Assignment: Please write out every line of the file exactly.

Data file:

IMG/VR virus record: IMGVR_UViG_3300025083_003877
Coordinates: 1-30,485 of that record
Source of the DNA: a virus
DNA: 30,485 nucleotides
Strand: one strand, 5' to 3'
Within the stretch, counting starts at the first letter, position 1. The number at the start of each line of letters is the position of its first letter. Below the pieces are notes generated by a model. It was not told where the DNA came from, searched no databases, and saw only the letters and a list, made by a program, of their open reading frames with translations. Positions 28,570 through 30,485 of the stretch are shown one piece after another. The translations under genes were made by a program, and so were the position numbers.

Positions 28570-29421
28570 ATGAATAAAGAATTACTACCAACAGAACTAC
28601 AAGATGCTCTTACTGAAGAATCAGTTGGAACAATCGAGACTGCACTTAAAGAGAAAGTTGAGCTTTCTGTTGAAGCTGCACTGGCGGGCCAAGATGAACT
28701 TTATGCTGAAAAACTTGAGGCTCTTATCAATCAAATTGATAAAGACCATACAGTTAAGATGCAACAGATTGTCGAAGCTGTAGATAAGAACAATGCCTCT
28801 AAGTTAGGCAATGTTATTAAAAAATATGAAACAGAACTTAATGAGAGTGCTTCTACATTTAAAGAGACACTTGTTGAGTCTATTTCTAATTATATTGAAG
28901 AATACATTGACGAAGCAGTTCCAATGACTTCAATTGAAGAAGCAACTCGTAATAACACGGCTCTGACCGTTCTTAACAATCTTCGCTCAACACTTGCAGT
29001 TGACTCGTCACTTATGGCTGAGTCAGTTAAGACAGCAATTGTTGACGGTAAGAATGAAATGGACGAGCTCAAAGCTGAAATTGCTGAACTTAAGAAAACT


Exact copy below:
IMG/VR virus record: IMGVR_UViG_3300025083_003877
Coordinates: 1-30,485 of that record
Source of the DNA: a virus
DNA: 30,485 nucleotides
Strand: one strand, 5' to 3'
Within the stretch, counting starts at the first letter, position 1. The number at the start of each line of letters is the position of its first letter. Below the pieces are notes generated by a model. It was not told where the DNA came from, searched no databases, and saw only the letters and a list, made by a program, of their open reading frames with translations. Positions 28,570 through 30,485 of the stretch are shown one piece after another. The translations under genes were made by a program, and so were the position numbers.

Positions 28570-29421
28570 ATGAATAAAGAATTACTACCAACAGAACTAC
28601 AAGATGCTCTTACTGAAGAATCAGTTGGAACAATCGAGACTGCACTTAAAGAGAAAGTTGAGCTTTCTGTTGAAGCTGCACTGGCGGGCCAAGATGAACT
28701 TTATGCTGAAAAACTTGAGGCTCTTATCAATCAAATTGATAAAGACCATACAGTTAAGATGCAACAGATTGTCGAAGCTGTAGATAAGAACAATGCCTCT
28801 AAGTTAGGCAATGTTATTAAAAAATATGAAACAGAACTTAATGAGAGTGCTTCTACATTTAAAGAGACACTTGTTGAGTCTATTTCTAATTATATTGAAG
28901 AATACATTGACGAAGCAGTTCCAATGACTTCAATTGAAGAAGCAACTCGTAATAACACGGCTCTGACCGTTCTTAACAATCTTCGCTCAACACTTGCAGT
29001 TGACTCGTCACTTATGGCTGAGTCAGTTAAGACAGCAATTGTTGACGGTAAGAATGAAATGGACGAGCTCAAAGCTGAAATTGCTGAACTTAAGAAAACT